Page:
China appears to be moving the goalposts to put an acceptable face on its generally dwindling oil production.

The country's 21 onshore fields produced 104 million metric tons (728 million barrels) of crude in the first nine months of this year, China National Petroleum Corp. said Wednesday. It said that equated to about 76 percent of the annual goal set by the state.The firm said it expects to produce 137.5 million tons in the full year. That would compare with 137.8 million tons for 1992, which was up from 130.8 million in 1991.

As recently as August, Wan Tao, the company's general manager, was forecasting 140 million tons this year. No explanation was given of the reduced target, but it is known the mainstay onshore fields are fading.

Offshore fields in the first nine months produced 3.3 million tons, China National Offshore Oil Corp. said. That compares with 3.8 million tons for all of 1992.

An official from that firm said earlier this week that he expects output this year will exceed 4.5 million tons.

Offshore production last year was 3.8 million tons.

Daqing, China's largest oil field, pumped 41.8 million tons of oil in the first nine months, the onshore agency said.

The field, in northeastern Heilongjiang, has been producing around 50 million tons a year for 17 years but is now engaged in enhanced recovery work to keep going.

The agency said Daqing is expected to produce 55 million tons annually until 1996 then dip to 50 million through the end of the decade.

Nine-month production from remote northwestern Xinjiang, which officials hope will be the next bonanza, increased substantially, the agency's figures show.

The Turpan-Hami Basin produced 810,000 tons, more than double that of the year-earlier period. The Tarim Basin recorded output of 1.13 million tons, up 77 percent on a year earlier.

Qiu Zhongjian, president of the Tarim project, said previously that 1.65 million tons will be produced from Tarim this year. As more fields are developed, annual production will rise to 5 million tons within three years, he said.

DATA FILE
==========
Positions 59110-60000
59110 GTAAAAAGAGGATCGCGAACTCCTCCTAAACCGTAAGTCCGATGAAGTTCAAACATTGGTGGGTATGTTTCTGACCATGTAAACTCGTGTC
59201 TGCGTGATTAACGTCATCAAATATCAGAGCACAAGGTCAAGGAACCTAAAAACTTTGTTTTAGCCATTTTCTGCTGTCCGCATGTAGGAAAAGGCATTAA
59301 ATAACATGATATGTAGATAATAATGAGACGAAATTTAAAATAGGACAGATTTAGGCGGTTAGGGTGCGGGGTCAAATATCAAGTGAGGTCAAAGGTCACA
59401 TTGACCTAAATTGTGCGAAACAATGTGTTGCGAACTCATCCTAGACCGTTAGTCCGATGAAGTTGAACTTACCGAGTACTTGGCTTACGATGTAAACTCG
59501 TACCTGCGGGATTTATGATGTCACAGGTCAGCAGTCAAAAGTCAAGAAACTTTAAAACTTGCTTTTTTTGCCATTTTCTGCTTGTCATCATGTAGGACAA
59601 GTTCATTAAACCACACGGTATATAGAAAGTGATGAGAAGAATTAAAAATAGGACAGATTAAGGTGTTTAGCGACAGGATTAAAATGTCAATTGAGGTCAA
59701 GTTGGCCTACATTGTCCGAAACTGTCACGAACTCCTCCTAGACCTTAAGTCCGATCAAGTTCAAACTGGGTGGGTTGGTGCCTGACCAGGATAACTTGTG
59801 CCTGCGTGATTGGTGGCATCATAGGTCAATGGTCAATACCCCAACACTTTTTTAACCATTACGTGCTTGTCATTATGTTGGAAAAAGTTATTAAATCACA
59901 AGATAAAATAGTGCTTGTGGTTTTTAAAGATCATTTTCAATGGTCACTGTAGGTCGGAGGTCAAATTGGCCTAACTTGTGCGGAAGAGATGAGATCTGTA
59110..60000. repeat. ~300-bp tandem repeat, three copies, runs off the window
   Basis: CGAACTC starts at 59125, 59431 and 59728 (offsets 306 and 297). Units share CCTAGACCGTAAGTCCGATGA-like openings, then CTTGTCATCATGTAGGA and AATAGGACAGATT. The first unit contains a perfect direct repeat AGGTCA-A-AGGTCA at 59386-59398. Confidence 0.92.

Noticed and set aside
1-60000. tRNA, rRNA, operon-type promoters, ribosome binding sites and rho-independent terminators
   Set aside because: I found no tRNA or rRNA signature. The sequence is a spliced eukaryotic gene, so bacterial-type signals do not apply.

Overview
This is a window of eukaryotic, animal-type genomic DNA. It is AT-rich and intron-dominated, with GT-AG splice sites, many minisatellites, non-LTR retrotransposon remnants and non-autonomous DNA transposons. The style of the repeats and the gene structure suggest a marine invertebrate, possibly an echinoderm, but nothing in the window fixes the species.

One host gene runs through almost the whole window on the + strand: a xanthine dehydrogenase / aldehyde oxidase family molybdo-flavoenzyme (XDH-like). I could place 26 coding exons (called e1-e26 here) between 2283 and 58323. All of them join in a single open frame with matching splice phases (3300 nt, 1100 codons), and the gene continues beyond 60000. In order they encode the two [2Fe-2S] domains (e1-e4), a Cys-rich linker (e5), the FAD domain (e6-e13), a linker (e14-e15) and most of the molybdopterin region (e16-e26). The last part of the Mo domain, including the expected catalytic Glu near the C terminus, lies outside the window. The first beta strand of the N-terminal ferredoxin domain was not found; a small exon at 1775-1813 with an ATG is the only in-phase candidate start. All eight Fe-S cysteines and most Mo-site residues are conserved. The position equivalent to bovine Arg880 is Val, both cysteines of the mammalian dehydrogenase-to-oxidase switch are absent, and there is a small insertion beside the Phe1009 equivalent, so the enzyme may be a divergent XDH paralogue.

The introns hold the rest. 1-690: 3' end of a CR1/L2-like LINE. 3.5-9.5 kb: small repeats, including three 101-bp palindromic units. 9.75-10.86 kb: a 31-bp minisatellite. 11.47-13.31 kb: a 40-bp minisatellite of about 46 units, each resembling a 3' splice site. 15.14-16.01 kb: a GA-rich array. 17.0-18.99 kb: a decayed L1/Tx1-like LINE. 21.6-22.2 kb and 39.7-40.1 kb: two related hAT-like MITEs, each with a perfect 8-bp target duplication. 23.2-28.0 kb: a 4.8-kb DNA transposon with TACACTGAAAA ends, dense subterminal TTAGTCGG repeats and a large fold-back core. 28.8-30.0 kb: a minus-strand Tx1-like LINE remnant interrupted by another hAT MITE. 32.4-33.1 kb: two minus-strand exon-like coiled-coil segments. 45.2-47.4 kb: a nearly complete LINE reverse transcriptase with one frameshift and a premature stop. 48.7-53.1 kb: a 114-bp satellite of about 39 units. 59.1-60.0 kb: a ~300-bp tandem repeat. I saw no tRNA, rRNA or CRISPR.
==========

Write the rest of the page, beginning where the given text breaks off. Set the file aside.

Tarim, covering some 216,000 square miles, is largely inhospitable desert. Just under 30,000 square miles has been earmarked for foreign exploration, and a number of Western and Japanese companies have entered bids.

Six fields have been identified since 1989, and three are pumping, with total output so far of 2.66 million tons, official figures show.

At an industry conference in Singapore last month, a senior Chinese oil official said foreign companies will be offered "more attractive" terms to work in the basin, "considering the harsh environment."

Zeng Xing Qiu, vice president of China National Oil & Gas Exploration & Development Corp., said China would "significantly raise" the rate of production over which foreign companies must pay royalties on output. He didn't give any figure for the new threshold.

Foreign companies working onshore fields now pay royalties after production hits 50,000 tons a year. For offshore fields, the trigger point is 1 million tons.

Mr. Zeng also committed China to purchase for hard currency "any amount of Tarim oil offered by foreign companies." That decision hasn't been publicly ratified by the government, but Mr. Zeng said he had authority to make it.

China is expected to become a net oil importer in the next few years, though officials say some exports will continue as a way of bringing in hard currency. Chinese oil exports last year were 20.7 million tons and are forecast to slip to 19 million this year.